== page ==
For years, I’ve kept silent on a metric ton of ridiculous bullshit that’s come out of their mouths in the interest of keeping the peace. I’ve not made moves in my life and work that I though might be too upsetting for them.

Well, to quote Robin Morgan, “good-bye to all of that.”

Because the next right thing to do might be to run for office as a pro-choice Democratic woman, or work on a pro-choice Democratic woman’s campaign. Or get involved in local government in the extremely blue city where I live. Or to take a job at Planned Parenthood or the ACLU. Or to become a street activist and get arrested protesting our new fascist overlords. And if it hurts their fee-fees, I no longer care.

Image found here.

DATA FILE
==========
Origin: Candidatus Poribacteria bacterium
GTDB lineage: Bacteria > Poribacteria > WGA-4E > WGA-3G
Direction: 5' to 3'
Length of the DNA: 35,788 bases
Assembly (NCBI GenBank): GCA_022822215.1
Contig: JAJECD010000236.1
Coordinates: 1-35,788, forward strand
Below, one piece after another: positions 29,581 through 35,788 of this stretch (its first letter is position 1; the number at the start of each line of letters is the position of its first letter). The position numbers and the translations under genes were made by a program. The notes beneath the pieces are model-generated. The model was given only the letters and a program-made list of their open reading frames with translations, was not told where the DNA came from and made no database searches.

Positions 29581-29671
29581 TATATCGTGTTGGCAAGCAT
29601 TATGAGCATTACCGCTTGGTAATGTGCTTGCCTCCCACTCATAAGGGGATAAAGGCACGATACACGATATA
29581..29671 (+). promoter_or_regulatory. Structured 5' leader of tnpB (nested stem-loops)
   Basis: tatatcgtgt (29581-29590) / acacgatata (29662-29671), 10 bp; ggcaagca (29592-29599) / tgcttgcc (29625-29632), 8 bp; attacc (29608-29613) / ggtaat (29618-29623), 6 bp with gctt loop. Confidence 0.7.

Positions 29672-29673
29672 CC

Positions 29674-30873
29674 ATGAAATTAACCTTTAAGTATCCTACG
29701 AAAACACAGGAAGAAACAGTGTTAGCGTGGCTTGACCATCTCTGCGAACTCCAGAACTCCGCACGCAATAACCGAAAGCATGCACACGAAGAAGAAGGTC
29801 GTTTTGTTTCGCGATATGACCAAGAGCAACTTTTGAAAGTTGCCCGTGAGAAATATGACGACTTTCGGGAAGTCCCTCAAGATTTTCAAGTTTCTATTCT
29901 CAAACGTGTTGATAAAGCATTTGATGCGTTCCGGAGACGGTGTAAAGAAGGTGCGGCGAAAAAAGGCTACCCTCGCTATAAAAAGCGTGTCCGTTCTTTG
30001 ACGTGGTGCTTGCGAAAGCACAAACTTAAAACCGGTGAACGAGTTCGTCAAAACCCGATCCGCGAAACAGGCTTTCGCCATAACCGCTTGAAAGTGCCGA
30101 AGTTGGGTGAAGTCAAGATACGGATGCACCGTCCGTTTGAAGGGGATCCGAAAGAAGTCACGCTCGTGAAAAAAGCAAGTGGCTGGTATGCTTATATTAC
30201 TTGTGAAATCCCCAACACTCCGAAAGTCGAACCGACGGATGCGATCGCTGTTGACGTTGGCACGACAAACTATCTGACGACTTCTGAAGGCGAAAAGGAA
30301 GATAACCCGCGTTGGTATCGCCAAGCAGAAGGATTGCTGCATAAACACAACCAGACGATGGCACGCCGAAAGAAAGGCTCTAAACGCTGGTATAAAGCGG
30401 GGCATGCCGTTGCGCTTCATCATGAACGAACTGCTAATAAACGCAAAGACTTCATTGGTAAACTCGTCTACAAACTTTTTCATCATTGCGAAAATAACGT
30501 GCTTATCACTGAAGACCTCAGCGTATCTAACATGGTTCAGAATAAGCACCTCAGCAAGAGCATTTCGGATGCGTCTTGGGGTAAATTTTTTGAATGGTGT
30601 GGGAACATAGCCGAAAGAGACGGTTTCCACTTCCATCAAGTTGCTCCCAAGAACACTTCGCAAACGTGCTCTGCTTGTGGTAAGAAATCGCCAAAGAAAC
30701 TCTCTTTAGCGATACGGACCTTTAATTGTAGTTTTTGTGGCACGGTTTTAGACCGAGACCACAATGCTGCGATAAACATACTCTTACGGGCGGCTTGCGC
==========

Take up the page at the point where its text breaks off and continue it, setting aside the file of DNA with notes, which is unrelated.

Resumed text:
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12 responses to “Help! One of my loved ones voted for Trump! What do I do?

  1. Thought you might like this!

  2. My heart felt sympathies! Since I live in Canada voting wasn’t an issue, but I am in a similar position and its painful! Since it isn’t our government I’d happily settle for the let’s just skip this subject, there’s lots of other people I Can discuss it with. Its not an option I’m being allowed and that makes things very unpleasant. Which is a massive under statement!

  3. Oh Jan, that gave me a much needed giggle today…

  4. All my adult life it’s struck me as odd that the three things we’re supposed to never ever ever discuss at the dinner table, on holidays, or with family members in general are politics, religion, and sex. Let’s see — that includes, among other things, public life, ethics, the meaning of life, human relationships . . . What are we supposed to talk about? Sports, TV shows, and the weather, I guess.